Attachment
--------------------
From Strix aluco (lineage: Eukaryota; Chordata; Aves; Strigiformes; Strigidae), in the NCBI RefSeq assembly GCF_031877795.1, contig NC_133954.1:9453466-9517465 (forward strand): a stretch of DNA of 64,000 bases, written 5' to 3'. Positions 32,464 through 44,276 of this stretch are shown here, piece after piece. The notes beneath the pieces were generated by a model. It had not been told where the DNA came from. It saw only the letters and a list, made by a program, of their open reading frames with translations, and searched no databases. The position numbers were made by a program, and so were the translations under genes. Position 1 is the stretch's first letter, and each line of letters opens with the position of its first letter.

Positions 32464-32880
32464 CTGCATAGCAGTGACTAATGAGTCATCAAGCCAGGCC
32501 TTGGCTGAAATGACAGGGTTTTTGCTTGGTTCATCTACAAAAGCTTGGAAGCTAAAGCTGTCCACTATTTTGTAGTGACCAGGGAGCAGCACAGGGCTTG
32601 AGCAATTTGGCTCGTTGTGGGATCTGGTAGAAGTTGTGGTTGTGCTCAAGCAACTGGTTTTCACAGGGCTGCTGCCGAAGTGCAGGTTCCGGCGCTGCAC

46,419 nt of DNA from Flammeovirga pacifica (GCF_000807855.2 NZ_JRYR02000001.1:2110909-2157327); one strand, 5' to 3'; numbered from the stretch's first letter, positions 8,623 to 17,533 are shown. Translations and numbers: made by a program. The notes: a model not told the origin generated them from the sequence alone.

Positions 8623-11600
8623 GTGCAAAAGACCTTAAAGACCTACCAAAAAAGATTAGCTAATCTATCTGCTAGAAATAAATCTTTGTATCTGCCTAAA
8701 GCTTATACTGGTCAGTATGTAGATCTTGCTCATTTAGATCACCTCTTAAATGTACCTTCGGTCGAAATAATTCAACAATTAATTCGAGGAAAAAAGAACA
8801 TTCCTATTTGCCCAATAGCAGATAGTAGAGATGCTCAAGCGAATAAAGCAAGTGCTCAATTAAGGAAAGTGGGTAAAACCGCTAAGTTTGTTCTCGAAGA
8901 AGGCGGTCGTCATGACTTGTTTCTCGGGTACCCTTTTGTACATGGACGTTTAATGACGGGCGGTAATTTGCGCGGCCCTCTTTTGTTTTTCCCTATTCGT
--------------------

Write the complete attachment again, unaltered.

From Strix aluco (lineage: Eukaryota; Chordata; Aves; Strigiformes; Strigidae), in the NCBI RefSeq assembly GCF_031877795.1, contig NC_133954.1:9453466-9517465 (forward strand): a stretch of DNA of 64,000 bases, written 5' to 3'. Positions 32,464 through 44,276 of this stretch are shown here, piece after piece. The notes beneath the pieces were generated by a model. It had not been told where the DNA came from. It saw only the letters and a list, made by a program, of their open reading frames with translations, and searched no databases. The position numbers were made by a program, and so were the translations under genes. Position 1 is the stretch's first letter, and each line of letters opens with the position of its first letter.

Positions 32464-32880
32464 CTGCATAGCAGTGACTAATGAGTCATCAAGCCAGGCC
32501 TTGGCTGAAATGACAGGGTTTTTGCTTGGTTCATCTACAAAAGCTTGGAAGCTAAAGCTGTCCACTATTTTGTAGTGACCAGGGAGCAGCACAGGGCTTG
32601 AGCAATTTGGCTCGTTGTGGGATCTGGTAGAAGTTGTGGTTGTGCTCAAGCAACTGGTTTTCACAGGGCTGCTGCCGAAGTGCAGGTTCCGGCGCTGCAC

46,419 nt of DNA from Flammeovirga pacifica (GCF_000807855.2 NZ_JRYR02000001.1:2110909-2157327); one strand, 5' to 3'; numbered from the stretch's first letter, positions 8,623 to 17,533 are shown. Translations and numbers: made by a program. The notes: a model not told the origin generated them from the sequence alone.

Positions 8623-11600
8623 GTGCAAAAGACCTTAAAGACCTACCAAAAAAGATTAGCTAATCTATCTGCTAGAAATAAATCTTTGTATCTGCCTAAA
8701 GCTTATACTGGTCAGTATGTAGATCTTGCTCATTTAGATCACCTCTTAAATGTACCTTCGGTCGAAATAATTCAACAATTAATTCGAGGAAAAAAGAACA
8801 TTCCTATTTGCCCAATAGCAGATAGTAGAGATGCTCAAGCGAATAAAGCAAGTGCTCAATTAAGGAAAGTGGGTAAAACCGCTAAGTTTGTTCTCGAAGA
8901 AGGCGGTCGTCATGACTTGTTTCTCGGGTACCCTTTTGTACATGGACGTTTAATGACGGGCGGTAATTTGCGCGGCCCTCTTTTGTTTTTCCCTATTCGT